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CODE 90533
ACADEMIC YEAR 2023/2024
CREDITS
SCIENTIFIC DISCIPLINARY SECTOR ING-INF/06
LANGUAGE English
TEACHING LOCATION
  • GENOVA
SEMESTER 2° Semester
TEACHING MATERIALS AULAWEB

OVERVIEW

Computational Neuroengineering is an advanced course offered to students of the master's degree in Computer Science aimed at providing the tools and methods for modeling the nervous system at different scales, from single neurons to complex neuronal networks

AIMS AND CONTENT

LEARNING OUTCOMES

Understanding the computational mechanisms of the human brain is one of the greatest challenges of this century. Together with the experimental part, a great effort has been provided thanks to large-scale simulations, as well as by the development of theoretical models at different scales of observation.This course is centered on the use of computational techniques to model biological neural networks, but also to understand the brain and its function through a variety of theoretical constructs and computer science analogies.

AIMS AND LEARNING OUTCOMES

The course will provide insights about how the developing of in silico models, as well as of neuromorphic computational engines – based on the brain's circuitry – can contribute a better understand the coding strategies used by the “biological” brain to process incoming stimuli, and produce cognitive and/or motor outputs.
At the end of the course, the student will have the proper instruments to understand neural information processing at “network level”, to develop quantitative models, as well as to formalize neuromorphic paradigms of perception and computation.

PREREQUISITES

Advanced knowledge of mathematics, mathematical analysis, physics; analysis of electrophysiological signals; signal processing

TEACHING METHODS

Combination of traditional lectures, classroom discussions.

SYLLABUS/CONTENT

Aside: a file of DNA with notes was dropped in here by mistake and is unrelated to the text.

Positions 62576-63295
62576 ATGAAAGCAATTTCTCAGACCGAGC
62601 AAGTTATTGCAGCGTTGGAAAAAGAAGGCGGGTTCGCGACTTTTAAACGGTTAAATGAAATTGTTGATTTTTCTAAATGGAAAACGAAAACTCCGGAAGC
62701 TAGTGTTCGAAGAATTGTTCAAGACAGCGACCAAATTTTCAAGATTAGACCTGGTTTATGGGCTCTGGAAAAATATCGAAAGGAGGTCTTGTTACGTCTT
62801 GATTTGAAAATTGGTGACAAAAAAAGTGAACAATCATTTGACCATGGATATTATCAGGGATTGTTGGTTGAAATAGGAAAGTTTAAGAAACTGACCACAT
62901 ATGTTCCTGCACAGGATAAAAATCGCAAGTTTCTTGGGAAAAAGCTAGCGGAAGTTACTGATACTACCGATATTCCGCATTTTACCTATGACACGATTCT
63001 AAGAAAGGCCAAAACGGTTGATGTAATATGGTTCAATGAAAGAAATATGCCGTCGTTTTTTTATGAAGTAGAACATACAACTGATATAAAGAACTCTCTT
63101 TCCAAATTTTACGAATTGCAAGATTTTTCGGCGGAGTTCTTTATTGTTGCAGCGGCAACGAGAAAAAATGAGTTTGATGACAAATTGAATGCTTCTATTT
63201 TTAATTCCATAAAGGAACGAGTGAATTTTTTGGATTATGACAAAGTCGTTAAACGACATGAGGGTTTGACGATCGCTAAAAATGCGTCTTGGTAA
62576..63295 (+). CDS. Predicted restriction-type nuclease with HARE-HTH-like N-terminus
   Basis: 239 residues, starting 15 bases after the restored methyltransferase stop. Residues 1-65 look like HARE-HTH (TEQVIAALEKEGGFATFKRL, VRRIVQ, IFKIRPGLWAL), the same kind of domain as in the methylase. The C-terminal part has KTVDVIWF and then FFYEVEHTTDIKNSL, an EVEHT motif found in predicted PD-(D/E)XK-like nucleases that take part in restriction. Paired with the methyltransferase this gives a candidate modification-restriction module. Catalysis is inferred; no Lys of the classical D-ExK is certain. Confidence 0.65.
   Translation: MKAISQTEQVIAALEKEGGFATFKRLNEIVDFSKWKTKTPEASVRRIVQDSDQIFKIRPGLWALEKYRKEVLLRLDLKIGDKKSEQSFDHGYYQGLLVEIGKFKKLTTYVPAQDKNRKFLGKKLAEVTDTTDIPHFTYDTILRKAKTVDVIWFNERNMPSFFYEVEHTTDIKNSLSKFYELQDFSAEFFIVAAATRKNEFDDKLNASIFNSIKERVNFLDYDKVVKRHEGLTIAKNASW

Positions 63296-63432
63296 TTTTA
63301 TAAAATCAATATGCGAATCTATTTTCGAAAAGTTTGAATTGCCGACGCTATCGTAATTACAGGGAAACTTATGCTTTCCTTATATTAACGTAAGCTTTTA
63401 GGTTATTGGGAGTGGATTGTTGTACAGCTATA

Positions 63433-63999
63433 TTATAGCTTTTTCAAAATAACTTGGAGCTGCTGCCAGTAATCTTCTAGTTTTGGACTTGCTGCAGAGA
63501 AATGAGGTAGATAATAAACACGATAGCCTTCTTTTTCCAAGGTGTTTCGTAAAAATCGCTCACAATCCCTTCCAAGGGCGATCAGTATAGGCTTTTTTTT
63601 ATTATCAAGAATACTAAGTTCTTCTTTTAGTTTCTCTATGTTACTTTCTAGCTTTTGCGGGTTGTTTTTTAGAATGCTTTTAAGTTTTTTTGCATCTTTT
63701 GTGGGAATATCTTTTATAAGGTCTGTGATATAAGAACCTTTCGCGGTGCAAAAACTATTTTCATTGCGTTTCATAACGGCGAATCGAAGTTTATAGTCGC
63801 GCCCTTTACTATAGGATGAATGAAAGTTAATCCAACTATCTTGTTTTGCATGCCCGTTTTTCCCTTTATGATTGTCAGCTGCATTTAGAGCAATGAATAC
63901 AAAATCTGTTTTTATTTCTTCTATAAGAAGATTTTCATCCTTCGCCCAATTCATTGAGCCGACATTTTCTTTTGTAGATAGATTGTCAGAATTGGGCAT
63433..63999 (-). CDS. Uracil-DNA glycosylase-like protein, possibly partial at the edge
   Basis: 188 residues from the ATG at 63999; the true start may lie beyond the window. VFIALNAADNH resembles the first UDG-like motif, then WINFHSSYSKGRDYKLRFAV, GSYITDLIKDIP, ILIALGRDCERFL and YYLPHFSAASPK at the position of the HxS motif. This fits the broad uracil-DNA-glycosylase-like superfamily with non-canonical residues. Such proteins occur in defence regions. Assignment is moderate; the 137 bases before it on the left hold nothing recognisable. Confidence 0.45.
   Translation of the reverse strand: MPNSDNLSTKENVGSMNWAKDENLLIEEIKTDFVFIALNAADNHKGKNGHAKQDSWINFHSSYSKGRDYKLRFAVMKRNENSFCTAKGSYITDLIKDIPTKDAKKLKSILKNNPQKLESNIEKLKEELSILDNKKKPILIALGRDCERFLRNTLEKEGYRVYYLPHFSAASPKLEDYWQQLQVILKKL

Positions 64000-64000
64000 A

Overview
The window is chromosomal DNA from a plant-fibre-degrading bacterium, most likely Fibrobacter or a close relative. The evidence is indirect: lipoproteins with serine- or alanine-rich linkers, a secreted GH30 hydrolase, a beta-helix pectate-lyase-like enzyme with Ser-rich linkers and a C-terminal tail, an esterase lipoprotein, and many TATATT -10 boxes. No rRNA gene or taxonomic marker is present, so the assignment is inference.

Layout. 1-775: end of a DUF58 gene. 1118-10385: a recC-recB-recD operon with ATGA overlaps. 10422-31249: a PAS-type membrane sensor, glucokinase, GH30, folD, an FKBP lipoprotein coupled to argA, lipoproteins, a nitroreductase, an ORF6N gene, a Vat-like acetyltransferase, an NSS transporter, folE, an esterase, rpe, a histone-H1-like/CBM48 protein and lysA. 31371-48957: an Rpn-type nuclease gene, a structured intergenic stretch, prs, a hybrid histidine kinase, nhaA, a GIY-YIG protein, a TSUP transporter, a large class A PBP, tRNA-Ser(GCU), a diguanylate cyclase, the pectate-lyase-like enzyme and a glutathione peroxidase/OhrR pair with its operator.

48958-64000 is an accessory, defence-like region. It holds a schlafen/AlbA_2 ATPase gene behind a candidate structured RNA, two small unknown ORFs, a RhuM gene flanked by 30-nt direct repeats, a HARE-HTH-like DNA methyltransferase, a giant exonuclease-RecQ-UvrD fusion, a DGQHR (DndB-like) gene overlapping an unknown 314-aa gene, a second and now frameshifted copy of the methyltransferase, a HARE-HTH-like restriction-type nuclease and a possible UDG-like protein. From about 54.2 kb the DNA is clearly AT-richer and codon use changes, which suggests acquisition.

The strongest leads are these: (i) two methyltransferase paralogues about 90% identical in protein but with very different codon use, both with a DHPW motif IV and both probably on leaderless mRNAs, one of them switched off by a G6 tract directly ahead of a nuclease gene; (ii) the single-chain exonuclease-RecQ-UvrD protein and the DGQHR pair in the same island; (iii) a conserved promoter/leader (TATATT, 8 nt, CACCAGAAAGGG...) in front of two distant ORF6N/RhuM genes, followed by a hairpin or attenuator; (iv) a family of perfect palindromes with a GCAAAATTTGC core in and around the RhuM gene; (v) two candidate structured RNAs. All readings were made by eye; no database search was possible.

Neuron models: i) Biophysical model of neurons: passive and Hodgkin and Huxley models; ii) Reduced neuron models: Integrate-and-fire (IF) and Izhikevich models
Synaptic transmission and plasticity: i) Phenomenological models; ii) Dynamical models; iii) Spike Timing Dependent Plasticity (STDP).
Network models: i) overview of different strategies (firing vs spiking) to model large-scale neuronal dynamics; ii) Meta-networks; iii) Balanced networks and syn-fire chains; iv) Role of the connectivity in the emerging dynamics; v) overview of the graph theory and metrics for characterizing a network; vi) different kind of connectivity; functional vs structural connectivity; vii) interplay between connectivity and dynamics.
Computational paradigms: i) Coding and decoding information; ii) Feed-forward and recurrent networks, lateral inhibition.
Multidimensional data processing and representation: i) The case study of early sensory systems: receptive fields, tuning curves, population activity, read-out mechanisms; ii) Efficient coding and reduction of dimensionality; iii) Optimal decoding methods.
Computational synthesis of brain information processing: models of “perceptual engines”, potentialities and design examples.

RECOMMENDED READING/BIBLIOGRAPHY

Slides available on Aulaweb.

  • Methods in Neuronal Modeling, Koch and Segev, MIT press, 1999.
  • Spiking Neuron Models, Gerstner and Kistler, Cambridge press, 2002.
  • Computational Modeling Methods for Neuroscientists, De Schutter, MIT press, 2010.
  • Theoretical Neuroscience, Dayan and Abbott, MIT press, 2001. 

TEACHERS AND EXAM BOARD

Exam Board

PAOLO MASSOBRIO (President)

SERGIO MARTINOIA

SILVIO PAOLO SABATINI (President Substitute)

LESSONS

LESSONS START

In agreement with the calendar approved by the Degree Program Board of Computer Science.

Class schedule

L'orario di tutti gli insegnamenti è consultabile all'indirizzo EasyAcademy.

EXAMS

EXAM DESCRIPTION

Oral exam about all the topics of the teaching with the addition of a journal club.

ASSESSMENT METHODS

The oral exam is aimed at (1) verifying the acquisition of the concepts presented in the course, and (2) evaluating the ability of analysis and modeling on specific problems.
In general, in addition to the correctness and completeness of the answer, the evaluation criteria comprise: the relevance to the question, the clarity of the answer, and the ability to synthesise.